I don't want to dwell on our accident because as scary as it was it ultimately turned out alright. It was a minor trauma that could have been a major tragedy...but wasn't. So while I want to grant it its proper weight, I want to strive to keep it in perspective and avoid indulging in sensationalizing the experience. That said I've had some stuff running through my mind that I wanted to write down and then that's it, it's on to other things (except when I have to deal with insurance et al).
As a father one of my main duties is to protect my family. As a parent we strive to provide everything our kids need to be safe, healthy and generally provided for. So much of my life revolves around what is best for them. It strikes me that as vigilant and conscientious as we try to be, we are often on the edge of chaos and might not even know it. I read a lot of westerns and one of the primary themes in westerns is the thin line that exists between civilization and basically just surviving. We build up this illusion of control by making plans, working hard and preparing for anything...and in a moment it can all slip out from underneath us and make naught of all we've built. We control so little. Even something as foundational as our livelihoods are often contingent on the whims of the marketplace, the economy and a number of other variables beyond our realm of influence. So what do I do with that?
Well for starters I beleive in a God that is in control, not even a sparrow falls to the ground outside of his care. Even if we should fall, it's not the end of the world. Even through or maybe especially through difficulties I believe God is working things together for the good of those who are called according to his will and his plan - even if what is happening is not good. Put aside whether you believe God directly causes or simply allows some things or everything to happen and the theological implications of each (that is a big discussion for another day), because beauty can rise from the ashes of tragedy and there are many examples. We may not alwasy be privy to the outcome...but I must believe. As the apostle Paul wrote in Philippians to "live is Christ and to die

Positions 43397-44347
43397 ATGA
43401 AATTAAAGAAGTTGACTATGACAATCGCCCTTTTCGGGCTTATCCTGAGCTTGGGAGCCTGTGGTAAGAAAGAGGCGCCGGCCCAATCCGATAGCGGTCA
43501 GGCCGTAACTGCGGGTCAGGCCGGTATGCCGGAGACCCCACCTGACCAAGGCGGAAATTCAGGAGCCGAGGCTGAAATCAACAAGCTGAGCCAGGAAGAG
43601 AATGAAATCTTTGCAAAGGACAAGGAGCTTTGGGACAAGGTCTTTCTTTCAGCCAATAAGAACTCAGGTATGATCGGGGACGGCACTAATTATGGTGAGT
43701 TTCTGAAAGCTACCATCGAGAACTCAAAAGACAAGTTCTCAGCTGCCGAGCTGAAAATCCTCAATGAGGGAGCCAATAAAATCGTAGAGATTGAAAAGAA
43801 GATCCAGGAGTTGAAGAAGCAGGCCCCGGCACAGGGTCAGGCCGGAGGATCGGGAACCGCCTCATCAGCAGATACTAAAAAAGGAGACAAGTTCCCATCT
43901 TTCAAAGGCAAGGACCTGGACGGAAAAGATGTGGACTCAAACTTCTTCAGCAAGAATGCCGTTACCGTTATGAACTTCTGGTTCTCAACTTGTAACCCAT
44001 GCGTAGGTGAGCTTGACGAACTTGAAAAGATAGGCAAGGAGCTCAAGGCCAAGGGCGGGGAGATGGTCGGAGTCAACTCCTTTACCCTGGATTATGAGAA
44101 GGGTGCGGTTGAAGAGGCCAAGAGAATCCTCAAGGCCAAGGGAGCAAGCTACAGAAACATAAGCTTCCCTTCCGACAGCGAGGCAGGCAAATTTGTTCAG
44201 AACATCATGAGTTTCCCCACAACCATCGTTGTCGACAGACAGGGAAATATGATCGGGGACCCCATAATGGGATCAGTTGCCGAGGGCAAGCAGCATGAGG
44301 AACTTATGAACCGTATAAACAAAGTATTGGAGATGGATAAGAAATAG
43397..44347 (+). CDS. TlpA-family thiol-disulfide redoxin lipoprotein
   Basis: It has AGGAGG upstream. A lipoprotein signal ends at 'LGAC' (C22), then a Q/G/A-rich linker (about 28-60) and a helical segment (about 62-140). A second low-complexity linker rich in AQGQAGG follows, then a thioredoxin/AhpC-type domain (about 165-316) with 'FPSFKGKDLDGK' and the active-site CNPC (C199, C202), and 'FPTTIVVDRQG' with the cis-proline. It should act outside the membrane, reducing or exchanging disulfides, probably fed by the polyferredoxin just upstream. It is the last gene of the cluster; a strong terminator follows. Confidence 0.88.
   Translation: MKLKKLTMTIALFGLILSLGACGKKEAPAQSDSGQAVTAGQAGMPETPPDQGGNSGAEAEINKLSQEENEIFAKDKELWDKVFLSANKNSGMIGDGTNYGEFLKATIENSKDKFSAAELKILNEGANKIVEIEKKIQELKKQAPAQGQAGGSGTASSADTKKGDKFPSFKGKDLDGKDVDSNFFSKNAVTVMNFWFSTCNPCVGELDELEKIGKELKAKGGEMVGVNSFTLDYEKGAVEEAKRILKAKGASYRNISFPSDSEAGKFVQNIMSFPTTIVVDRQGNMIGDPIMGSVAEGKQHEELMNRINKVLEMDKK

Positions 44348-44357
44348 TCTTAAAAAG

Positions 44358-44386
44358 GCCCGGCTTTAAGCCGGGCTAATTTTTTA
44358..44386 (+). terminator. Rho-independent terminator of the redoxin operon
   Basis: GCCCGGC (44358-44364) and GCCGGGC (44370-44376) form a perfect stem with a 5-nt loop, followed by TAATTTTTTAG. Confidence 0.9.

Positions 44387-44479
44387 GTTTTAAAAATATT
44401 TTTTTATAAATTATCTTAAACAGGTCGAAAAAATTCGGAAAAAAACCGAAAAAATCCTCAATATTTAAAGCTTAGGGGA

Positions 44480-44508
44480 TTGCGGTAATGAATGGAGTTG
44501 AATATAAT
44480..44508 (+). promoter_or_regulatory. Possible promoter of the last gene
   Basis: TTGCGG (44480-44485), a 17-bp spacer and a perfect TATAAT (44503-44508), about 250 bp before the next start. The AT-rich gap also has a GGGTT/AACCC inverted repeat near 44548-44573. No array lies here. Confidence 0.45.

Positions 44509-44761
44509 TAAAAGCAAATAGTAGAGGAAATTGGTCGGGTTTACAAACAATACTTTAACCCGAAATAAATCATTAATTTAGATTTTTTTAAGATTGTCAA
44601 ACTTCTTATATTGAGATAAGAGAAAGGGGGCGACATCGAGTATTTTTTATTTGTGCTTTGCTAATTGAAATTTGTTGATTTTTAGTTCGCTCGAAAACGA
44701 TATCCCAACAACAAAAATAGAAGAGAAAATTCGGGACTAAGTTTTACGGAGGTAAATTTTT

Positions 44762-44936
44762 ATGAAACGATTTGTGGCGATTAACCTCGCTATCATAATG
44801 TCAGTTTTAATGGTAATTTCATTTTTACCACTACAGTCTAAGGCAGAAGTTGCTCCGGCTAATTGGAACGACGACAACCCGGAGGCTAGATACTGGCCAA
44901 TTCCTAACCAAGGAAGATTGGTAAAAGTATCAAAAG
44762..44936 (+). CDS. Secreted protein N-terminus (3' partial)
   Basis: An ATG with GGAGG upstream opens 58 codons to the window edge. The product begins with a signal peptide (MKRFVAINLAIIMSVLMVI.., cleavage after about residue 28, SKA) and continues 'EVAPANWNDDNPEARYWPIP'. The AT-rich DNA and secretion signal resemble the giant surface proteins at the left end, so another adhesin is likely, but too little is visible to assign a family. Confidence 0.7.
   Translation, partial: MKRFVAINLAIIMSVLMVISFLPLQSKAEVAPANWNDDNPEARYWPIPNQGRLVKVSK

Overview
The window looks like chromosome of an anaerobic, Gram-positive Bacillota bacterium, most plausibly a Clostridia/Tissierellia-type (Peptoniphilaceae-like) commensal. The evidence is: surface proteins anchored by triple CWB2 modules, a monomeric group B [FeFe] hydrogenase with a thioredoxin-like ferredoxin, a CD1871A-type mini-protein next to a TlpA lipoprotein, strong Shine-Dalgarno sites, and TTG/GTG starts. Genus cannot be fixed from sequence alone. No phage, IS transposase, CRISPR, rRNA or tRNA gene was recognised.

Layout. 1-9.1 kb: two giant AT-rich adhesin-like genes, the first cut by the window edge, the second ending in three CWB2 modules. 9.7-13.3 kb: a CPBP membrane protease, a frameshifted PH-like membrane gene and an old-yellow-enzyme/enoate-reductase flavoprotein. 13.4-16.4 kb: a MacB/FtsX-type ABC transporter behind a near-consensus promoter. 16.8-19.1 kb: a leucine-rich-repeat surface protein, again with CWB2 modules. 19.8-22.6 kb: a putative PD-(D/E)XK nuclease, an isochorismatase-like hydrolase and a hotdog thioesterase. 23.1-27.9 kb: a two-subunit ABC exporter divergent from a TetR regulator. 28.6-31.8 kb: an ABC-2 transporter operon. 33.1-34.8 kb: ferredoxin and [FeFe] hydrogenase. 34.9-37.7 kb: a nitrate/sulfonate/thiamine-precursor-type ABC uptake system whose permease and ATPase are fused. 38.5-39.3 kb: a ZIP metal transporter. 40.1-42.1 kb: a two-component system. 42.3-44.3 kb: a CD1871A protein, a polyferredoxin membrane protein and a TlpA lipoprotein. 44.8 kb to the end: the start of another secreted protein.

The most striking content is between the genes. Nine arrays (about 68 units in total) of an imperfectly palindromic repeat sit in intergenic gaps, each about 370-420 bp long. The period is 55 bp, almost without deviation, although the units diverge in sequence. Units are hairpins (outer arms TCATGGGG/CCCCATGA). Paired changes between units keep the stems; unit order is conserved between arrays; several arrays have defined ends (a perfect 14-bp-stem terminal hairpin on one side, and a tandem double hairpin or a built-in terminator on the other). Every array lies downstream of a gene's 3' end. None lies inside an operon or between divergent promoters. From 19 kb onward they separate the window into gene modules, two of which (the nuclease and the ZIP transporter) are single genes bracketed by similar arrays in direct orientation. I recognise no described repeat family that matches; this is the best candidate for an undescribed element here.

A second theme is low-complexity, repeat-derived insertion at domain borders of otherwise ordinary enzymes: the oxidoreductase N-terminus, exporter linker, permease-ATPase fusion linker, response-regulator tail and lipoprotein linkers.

is gain," he had a hard time deciding which he felt was better.I don't have too difficult a time accepting that on a personal level.
If this is true for me, then it is true for my wife and children. While I do have a responsibility to them and for them, they are not mine. So often I view my kids as extension of myself, forgetting that they are their own unique people with their own purposes and callings. It's difficult for me to comprehend but God loves them more perfectly than I ever could and has created them for his own good pleasure and for his purpose - not mine. I've been blessed with them for a time and as long as I live I will strive to be the best father for them, to protect and provide for them as vigilantly and diligently as ever. That which I can control and plan for I will, that which I cannot I will trust that in my weakness and inability God will be glorified and his strength and faithfulness be known, and pray knowing that my family will remain in his will.
I found that it is not easy trusting someone else with those who are most precious to me...but isn't that what God has done and I'm simply recipricating?